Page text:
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The History Behind Hanukkah


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Have you ever thought or heard, Hanukkah is Christmas for Jewish people? It’s not. Let me repeat that, Hanukkah is not the Jewish version of Christmas. Traditional Jews don’t even celebrate Christmas. So, in this era of inclusion and awareness, here’s your early holiday gift—information compliments of & the History channel.  

The History Behind Hanukkah?

Hanukkah (so often mispronounced and misspelled) translates into “to dedicate.” The Jews celebrate the rededication of the Jerusalem defiled temple.  Now to understand the significance, we have to time travel back to the second century BCE. (BCE meaning before common era previously known as BC—before Christ). Picture Jerusalem (the city-state) flourishing between two powerful countries Egypt and Syria. The ruler of Syria planned to siege Egypt to unify is empire, but little old monothetic Jerusalem was smack in the way. 

The Syrian leader, Antiochus IV, was a believer in the Greek traditions of arts, science, and philosophy—basically today’s science minded atheists or agnostics. Clearly land barriers weren’t the only problem. Antiochus IV ordered a hostile takeover. His men slaughtered thousands of people, and he outlawed the Jews religion. Some Jews did conform, but when Antiochus proclaimed his plans to rededicate their temple to Zeus, all hell broke loose. 

Hanukkah—the War of the Sons of light

The devout Jews revolted and fought for their independence from 168-164 BCE.  By the end of the war (three years after Antiochus defiled their temple), the Jews took the city and temple back and rededicated it, thus we have Hanukkah. On an interesting tangent, the celebration of Hanukkah wasn’t the only thing to emerge from this war. The rules of Islam engagement which have plagued the world for thousands of years also emerged—“Rules for Holy War.”


Now you know the history, lets dive into the best part–the festivities. First and foremost, they are celebrating the cleansing and return of their most holy of places, the temple. Also, the “Hannukah Miracle” of oil which lasted eight days is central.What is this miracle? Back in 164 BCE when the Jews rededicated the temple, it was as requirement for the menorah to burn continually. The “miracle” celebrated is the oil lasting eight days and nights when only one day’s worth existed. Thus, Hanukkah is also traditionally celebrated for eight days.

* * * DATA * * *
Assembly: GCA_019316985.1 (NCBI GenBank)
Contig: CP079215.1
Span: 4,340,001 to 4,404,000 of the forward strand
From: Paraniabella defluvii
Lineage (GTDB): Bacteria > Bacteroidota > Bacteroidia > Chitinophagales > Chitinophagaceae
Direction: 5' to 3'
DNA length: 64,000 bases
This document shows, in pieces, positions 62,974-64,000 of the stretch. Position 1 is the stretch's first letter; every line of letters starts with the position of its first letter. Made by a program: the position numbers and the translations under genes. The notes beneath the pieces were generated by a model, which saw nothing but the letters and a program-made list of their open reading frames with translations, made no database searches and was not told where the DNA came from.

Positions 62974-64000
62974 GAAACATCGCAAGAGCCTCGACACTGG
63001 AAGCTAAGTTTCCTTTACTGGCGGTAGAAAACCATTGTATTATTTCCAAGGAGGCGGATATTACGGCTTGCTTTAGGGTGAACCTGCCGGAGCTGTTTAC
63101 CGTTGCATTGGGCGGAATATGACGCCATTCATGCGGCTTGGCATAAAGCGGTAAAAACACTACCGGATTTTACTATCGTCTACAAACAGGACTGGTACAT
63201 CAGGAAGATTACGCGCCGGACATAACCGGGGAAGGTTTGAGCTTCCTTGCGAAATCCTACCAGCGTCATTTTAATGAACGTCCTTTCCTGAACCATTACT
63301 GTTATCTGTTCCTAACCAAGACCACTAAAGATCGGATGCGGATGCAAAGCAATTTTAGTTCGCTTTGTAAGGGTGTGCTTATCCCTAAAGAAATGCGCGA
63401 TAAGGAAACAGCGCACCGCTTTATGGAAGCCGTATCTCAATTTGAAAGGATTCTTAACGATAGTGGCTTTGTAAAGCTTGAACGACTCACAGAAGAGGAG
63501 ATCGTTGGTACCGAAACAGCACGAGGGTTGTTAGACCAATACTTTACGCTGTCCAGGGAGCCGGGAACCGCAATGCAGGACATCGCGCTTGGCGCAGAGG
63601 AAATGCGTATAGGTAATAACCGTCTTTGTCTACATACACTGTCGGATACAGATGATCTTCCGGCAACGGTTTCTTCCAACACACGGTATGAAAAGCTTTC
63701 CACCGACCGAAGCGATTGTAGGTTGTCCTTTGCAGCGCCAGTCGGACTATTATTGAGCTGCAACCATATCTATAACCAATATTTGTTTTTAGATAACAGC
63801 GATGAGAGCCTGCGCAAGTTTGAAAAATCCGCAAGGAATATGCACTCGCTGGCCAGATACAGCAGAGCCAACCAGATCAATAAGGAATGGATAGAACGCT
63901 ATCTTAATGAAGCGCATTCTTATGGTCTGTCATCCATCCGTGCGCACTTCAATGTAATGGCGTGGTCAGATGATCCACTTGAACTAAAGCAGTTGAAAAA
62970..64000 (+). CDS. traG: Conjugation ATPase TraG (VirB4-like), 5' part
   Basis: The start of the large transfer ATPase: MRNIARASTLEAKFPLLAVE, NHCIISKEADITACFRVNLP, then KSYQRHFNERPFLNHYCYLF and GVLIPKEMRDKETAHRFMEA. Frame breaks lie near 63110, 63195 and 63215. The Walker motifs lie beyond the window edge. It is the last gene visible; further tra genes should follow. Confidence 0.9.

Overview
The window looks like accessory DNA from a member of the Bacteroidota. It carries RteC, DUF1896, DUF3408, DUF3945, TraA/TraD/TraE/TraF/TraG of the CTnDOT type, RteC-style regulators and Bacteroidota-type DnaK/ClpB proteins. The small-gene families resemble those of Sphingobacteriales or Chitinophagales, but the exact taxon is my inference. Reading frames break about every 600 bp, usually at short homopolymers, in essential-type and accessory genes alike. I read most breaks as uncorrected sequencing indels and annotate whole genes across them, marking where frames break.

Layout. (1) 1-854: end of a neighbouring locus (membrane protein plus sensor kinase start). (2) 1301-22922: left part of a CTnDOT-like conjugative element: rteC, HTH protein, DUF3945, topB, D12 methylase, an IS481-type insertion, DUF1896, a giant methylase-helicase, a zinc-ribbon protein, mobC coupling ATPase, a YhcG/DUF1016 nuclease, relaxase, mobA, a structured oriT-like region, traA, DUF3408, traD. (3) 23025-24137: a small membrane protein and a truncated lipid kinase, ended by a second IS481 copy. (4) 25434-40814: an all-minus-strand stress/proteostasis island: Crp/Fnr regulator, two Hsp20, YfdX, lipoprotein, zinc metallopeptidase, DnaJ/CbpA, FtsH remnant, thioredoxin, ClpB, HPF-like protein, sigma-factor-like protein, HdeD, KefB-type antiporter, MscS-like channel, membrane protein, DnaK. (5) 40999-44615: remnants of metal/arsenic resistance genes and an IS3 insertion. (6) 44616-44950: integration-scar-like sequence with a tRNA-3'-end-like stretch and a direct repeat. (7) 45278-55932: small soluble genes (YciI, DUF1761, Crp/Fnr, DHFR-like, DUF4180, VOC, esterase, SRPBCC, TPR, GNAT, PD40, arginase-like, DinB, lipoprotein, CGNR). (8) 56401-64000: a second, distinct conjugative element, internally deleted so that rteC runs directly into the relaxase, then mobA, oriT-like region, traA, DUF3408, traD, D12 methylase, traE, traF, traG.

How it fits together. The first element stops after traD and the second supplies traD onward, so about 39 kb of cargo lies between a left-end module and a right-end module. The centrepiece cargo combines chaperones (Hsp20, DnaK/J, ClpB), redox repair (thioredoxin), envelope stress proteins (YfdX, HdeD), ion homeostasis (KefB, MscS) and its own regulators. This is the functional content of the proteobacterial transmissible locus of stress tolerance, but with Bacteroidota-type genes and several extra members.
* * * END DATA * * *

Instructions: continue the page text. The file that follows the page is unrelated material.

Hanukkah Symbolism and Tradition

The menorah is displayed in a prominent location in the home. Every night an additional candle is lit starting with one and ending on the last day with all candles ablaze. Another tradition is the beloved feasts. Traditional Jewish foods are fried in (you guessed it) oil. Latkes (potato and onion pancakes), sufganiyot (jam filled donuts) are among the favorites. Dreidel games, music, and exchanging gifts are also celebrated. 

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Knowing is Only Half of Inclusion

According to In America, where the religious population is 70% Christian and only 23% non-religious, that leaves a small margin for Jewish, Muslim, Buddhist, and Hindu. Jewish religion represents 1.9% of our fellow citizens, ( Christmas music proliferates stores, the radio, everywhere through December.  Can you imagine how they must feel?  Inclusion doesn’t mean they have to have equal airtime. In relation to the percentage represented, that wouldn’t make sense. Having lived in Thailand for over a year as a Christian, I can understand the deep seeded desire to experience your own culture out in the world. 

A Picture of Hanukkah Inclusion

Inclusion is giving people the space to be themselves and respecting that. Do not force Jewish people to celebrate other religious traditions. Think about it. Christmas is usually the only holiday celebrated. How would you feel if your workplace said it was mandatory to come to the “Christmas party?” Not only is that offensive, it’s the opposite of what it means to be American. Didn’t our ancestors leave England for religious freedom? Let’s not repeat Antiochus’s blunder and force assimilation. So how can we be inclusive?

  1. Don’t force celebrations or holiday sentiments like Merry Christmas.
  2. Don’t criticize other’s for not sharing the same beliefs or customs. Happy Holiday’s is totally fine.
  3. Offer Kosher goodies. Remembering others is the key.
  4. Invite, but don’t shame or coerce.
  5. Please don’t incorporate a menorah into Christmas, it has nothing to do with Christmas.
  6. When in doubt research or google. Don’t ask the only Jewish person you know.

So, Happy Holidays and “L’Chaim!”

“Who is wise? One who learns from every man… Who is strong? One who overpowers his inclinations… Who is rich? One who is satisfied with his lot… Who is honorable? One who honors his fellows.” 

~ Ben Zoma, Ethics of the Fathers, 4:1

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